Why is it hard to implement PLM workflows?

Why is it hard to implement PLM workflows?


One of the most painful topics in PLM is related to implementations. Let me be more specific. PLM implementation is combined from several steps – installing a system, setting up data model, importing legacy data and  implementing business workflows. I want to speak about that specific last one – business workflows. This is where things are getting very complicated, in my view. But let me step back to show you a big picture.

Workflow applications

You probably familiar with type of software – workflow applications. Surprisingly, the technology of workflow is not very sophisticated. Just think about ‘state machine’. It is easy to implement. It can be a bit complicated to scale, but good software engineers can solve that too. There are many available workflow apps available.

Things are getting more tricky when you actually need to create a specific workflow. This is where some aspect of workflow, such as friendly user interface can shine and provide you some advantages. However, the biggest effort in implementation of workflows is related to capturing of actual data and process from people (or organization) you are making workflow for.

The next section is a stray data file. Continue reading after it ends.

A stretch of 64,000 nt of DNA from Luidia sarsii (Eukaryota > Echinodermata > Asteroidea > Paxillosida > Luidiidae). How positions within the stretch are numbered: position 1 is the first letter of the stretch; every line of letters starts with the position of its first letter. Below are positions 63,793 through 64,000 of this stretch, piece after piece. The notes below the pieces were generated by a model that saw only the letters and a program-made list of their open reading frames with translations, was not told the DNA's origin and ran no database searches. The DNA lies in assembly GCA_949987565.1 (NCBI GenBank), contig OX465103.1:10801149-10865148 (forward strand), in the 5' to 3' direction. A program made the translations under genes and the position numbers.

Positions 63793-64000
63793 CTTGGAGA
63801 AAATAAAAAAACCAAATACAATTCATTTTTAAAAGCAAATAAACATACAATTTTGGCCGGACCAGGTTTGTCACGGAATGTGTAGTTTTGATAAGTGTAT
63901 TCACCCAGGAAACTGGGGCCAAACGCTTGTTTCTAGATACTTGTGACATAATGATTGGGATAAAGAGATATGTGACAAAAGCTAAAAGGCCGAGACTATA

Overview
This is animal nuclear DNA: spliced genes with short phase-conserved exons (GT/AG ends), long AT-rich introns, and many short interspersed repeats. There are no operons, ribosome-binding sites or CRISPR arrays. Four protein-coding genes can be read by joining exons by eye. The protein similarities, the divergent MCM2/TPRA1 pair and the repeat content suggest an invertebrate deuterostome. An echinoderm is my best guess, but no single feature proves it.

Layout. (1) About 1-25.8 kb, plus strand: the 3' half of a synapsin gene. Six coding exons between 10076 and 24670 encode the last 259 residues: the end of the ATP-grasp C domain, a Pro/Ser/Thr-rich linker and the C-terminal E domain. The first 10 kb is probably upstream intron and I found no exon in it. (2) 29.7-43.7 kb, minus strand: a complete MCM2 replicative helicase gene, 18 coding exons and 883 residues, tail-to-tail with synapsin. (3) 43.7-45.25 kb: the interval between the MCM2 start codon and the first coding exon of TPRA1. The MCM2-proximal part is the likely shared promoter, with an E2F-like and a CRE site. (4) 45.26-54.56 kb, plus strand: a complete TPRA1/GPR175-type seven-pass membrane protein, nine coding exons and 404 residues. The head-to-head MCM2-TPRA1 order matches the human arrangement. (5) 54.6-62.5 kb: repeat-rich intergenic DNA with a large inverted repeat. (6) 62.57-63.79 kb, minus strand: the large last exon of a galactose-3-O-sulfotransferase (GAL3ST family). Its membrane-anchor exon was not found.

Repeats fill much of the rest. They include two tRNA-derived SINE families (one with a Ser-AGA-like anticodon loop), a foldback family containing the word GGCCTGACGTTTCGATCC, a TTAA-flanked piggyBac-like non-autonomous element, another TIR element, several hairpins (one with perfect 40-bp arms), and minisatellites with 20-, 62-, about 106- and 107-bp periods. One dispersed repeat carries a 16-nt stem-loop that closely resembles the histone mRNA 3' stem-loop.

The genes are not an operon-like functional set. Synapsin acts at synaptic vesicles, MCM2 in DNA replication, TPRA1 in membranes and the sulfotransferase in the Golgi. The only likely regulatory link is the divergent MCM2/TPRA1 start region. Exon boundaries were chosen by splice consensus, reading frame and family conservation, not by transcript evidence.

Inflated expectations of enterprise workflow applications

Workflow technologies created significant expectations from businesses over the last decade. Actually, some vendors renamed workflow apps with a fancy marketing name – business process applications (BPM). Here is a typical sales pitch you can hear from PLM vendor selling you business process applications in a way of workflow solution:

“Product development and manufacturing are complex. It requires lot of collaboration and, more importantly, decision making. Departments and people should be aligned and work together to guarantee a timely decision process to happen. There are many examples of such applications – new product development decision (NPI), change management (CM), supplier quotation (RFQ). PLM business applications (workflows) can help you to improve speed of processes and make informative decision about your product development” 

So far, it sounds great. Where is the problem? The core of the problem is laid between workflow tools and people in the organization.